I realized today when I met with that recruiter that I've been "self-employed" for three months now. This is the first time that I've been unemployed involuntarily since 2001, which was for six months. By involuntary, I mean there aren't any suitable gigs out there. The three months last year were by choice as I waited for the right thing (and chose poorly).
Thankfully, ad revenue has picked up enough to sustain me and get by, and the work I've done to boost traffic on CB has helped. There are a lot of positives this time around, some of which are tangible, others not immediately. I'm generally pretty happy with what I've been engaging in, but at the same time, I'm desperate to get back to a day job. It's shocking to say that, but I've realized that I crave the knowledge gained by working with others, and the social aspect. I'm not entirely sure that I want to run a company that makes "day job" money unless it involves hiring other people, and even then, I hate the idea that I'd be responsible for other people's financial well being (something the douchebags at my last job ignored).
Since I started keeping track, I've found that I'm working about 30 hours per week, which is probably about the realistic amount of work anyone does at a day job. I'm pretty content with that. About a third of it is just general maintenance and weekly stuff (posting news, podcast, accounting, archiving logs, checking backups, etc.), which makes me realize that used to come out of my spare time.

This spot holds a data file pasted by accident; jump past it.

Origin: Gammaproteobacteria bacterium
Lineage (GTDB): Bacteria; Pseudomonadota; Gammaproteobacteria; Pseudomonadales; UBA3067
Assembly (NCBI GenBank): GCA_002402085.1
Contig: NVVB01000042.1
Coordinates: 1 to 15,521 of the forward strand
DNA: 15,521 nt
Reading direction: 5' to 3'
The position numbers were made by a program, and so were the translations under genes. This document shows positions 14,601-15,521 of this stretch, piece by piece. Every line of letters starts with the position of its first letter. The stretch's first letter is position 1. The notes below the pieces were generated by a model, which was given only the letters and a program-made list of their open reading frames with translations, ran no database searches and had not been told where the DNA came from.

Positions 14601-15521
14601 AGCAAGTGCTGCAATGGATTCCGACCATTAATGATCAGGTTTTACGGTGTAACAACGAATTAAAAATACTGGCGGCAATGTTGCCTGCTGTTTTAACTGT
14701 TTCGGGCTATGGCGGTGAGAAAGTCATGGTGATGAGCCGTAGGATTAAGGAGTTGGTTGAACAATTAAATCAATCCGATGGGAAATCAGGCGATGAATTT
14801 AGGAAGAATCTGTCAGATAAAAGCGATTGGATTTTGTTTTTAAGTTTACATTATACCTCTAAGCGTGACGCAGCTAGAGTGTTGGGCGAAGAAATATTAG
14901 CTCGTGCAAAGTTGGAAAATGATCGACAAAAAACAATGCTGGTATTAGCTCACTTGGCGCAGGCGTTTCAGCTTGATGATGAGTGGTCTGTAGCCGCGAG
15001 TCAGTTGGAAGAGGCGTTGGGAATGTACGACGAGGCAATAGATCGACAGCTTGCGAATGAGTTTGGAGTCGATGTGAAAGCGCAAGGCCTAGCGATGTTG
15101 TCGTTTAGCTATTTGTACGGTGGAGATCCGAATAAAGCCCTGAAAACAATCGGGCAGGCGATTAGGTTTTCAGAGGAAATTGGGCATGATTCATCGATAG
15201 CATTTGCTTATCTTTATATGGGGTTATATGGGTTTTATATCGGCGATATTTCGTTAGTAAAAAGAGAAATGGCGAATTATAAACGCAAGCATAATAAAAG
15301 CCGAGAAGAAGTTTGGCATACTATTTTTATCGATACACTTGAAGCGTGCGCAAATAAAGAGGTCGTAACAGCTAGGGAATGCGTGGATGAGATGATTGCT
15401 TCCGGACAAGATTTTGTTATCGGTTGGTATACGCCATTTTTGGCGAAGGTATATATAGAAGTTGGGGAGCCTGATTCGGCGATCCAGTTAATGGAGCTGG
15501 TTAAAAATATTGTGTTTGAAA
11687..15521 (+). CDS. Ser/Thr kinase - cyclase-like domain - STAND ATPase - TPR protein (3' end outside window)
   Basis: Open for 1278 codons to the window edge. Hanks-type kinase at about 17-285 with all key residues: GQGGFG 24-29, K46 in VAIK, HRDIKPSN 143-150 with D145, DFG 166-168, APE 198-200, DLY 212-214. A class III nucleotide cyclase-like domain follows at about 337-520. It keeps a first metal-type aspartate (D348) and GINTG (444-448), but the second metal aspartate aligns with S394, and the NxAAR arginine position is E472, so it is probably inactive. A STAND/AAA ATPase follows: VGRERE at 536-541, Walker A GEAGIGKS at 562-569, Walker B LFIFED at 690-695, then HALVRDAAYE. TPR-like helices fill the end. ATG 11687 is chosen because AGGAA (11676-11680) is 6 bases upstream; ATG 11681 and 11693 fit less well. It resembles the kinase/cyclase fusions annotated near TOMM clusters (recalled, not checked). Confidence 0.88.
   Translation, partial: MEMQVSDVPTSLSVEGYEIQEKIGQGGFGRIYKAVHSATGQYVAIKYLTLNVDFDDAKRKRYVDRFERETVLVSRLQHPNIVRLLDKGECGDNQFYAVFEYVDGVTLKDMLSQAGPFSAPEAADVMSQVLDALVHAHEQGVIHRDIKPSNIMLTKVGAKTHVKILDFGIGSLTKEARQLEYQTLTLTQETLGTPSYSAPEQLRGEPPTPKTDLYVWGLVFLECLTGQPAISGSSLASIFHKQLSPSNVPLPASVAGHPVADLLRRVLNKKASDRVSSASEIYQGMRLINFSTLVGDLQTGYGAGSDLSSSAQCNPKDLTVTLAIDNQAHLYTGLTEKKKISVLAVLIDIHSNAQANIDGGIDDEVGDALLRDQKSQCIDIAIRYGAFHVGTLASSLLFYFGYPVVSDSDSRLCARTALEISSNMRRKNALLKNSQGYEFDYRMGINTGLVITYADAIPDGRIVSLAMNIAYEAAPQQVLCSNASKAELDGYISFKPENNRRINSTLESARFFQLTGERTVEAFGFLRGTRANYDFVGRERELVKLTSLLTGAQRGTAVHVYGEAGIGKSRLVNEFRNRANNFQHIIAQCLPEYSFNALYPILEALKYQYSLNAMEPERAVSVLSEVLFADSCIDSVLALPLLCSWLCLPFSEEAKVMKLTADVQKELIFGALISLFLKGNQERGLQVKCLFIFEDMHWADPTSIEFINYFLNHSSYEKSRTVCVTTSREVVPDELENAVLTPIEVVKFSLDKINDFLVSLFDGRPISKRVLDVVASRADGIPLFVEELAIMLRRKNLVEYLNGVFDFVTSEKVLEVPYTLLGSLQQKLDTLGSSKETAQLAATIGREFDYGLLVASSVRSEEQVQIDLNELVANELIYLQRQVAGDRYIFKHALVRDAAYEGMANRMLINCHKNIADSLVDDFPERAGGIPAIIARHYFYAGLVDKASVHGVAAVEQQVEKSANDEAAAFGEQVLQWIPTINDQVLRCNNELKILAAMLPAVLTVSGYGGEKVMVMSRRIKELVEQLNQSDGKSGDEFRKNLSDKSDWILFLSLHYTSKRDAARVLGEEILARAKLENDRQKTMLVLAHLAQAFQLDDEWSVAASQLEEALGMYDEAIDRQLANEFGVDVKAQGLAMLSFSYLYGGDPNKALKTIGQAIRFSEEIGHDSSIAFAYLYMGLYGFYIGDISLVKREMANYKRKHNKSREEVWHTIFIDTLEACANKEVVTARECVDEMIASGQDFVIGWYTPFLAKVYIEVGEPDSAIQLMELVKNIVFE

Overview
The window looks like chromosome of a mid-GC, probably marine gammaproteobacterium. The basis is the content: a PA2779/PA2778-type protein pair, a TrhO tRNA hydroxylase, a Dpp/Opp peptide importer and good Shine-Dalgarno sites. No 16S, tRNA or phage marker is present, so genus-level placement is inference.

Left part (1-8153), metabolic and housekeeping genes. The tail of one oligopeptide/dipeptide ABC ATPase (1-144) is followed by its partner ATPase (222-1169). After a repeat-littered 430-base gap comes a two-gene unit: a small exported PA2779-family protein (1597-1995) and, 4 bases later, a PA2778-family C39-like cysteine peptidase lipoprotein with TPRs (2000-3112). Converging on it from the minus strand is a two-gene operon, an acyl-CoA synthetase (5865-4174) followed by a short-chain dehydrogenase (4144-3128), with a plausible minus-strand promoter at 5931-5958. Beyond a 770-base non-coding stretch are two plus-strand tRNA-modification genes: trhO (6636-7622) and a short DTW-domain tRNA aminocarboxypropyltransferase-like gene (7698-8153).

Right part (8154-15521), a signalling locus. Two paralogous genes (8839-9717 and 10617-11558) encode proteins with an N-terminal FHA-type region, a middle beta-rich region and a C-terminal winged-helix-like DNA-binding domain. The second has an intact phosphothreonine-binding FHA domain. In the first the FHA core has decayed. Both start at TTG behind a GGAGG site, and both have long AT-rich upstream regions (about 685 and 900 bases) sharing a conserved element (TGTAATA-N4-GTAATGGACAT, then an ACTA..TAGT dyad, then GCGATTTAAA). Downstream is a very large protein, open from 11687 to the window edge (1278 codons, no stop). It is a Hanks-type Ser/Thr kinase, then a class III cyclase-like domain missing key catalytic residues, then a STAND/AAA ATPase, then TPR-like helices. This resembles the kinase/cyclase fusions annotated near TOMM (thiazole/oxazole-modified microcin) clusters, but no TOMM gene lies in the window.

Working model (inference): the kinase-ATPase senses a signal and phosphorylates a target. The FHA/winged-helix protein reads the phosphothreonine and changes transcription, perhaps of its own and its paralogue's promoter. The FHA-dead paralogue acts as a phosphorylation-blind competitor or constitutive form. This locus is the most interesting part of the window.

The rest of the time has been split between the new project, which is finally feeling less monolithic, and enhancements to CB and related science projects. From a revenue standpoint, I feel as though I should be concentrating on the new project entirely, but it's just hard to keep that kind of focus.
There is a benefit to the enhancements and science projects though, in that I'm building skills that I simply didn't have before. I was looking at the stuff I sketched out on my note pad three months ago, and I've accomplished quite a bit. The new skills make me more marketable too. I've acquired a fairly strong foundation in ASP.NET MVC, along with the better understanding of associated design patterns (dependency injection) and related frameworks. I'm getting much deeper into Silverlight, and seeing its potential for a great many things, with one mini-app now in production (the uploader). I've also started to get more familiar with the WCF framework, which is used for services. I'm really digging that too. The science project I'm working on right now uses Silverlight 3 and WCF.
And all the while, I'm making time to get on the bike, I'm getting my eating back under control, I started reading again (slamming through the second Harry Potter book), and I just might have mastered the art of bringing back bad hot tub water from the dead.
The only area of my life where I feel like I'm suffering is the social side, and I'm trying to be proactive about it. I'm determined to meet up with that long lost friend from high school, my college roommate wants to have lunch, and dammit, we're going to have a party at some point (bring your own damn mai-tai's though).
There's a certain peace I have that I haven't had in a very long time when it comes to work. I've let go of the self-inflicted hatred over starting some grand business for myself, preferring to let it happen more organically as it always has. I've also realized and accepted that working for The Man doesn't always suck, if you're working for the right guy. Funny how it took working in a really bad environment for me to realize that.
So that's where I am. It's not an awful place to be.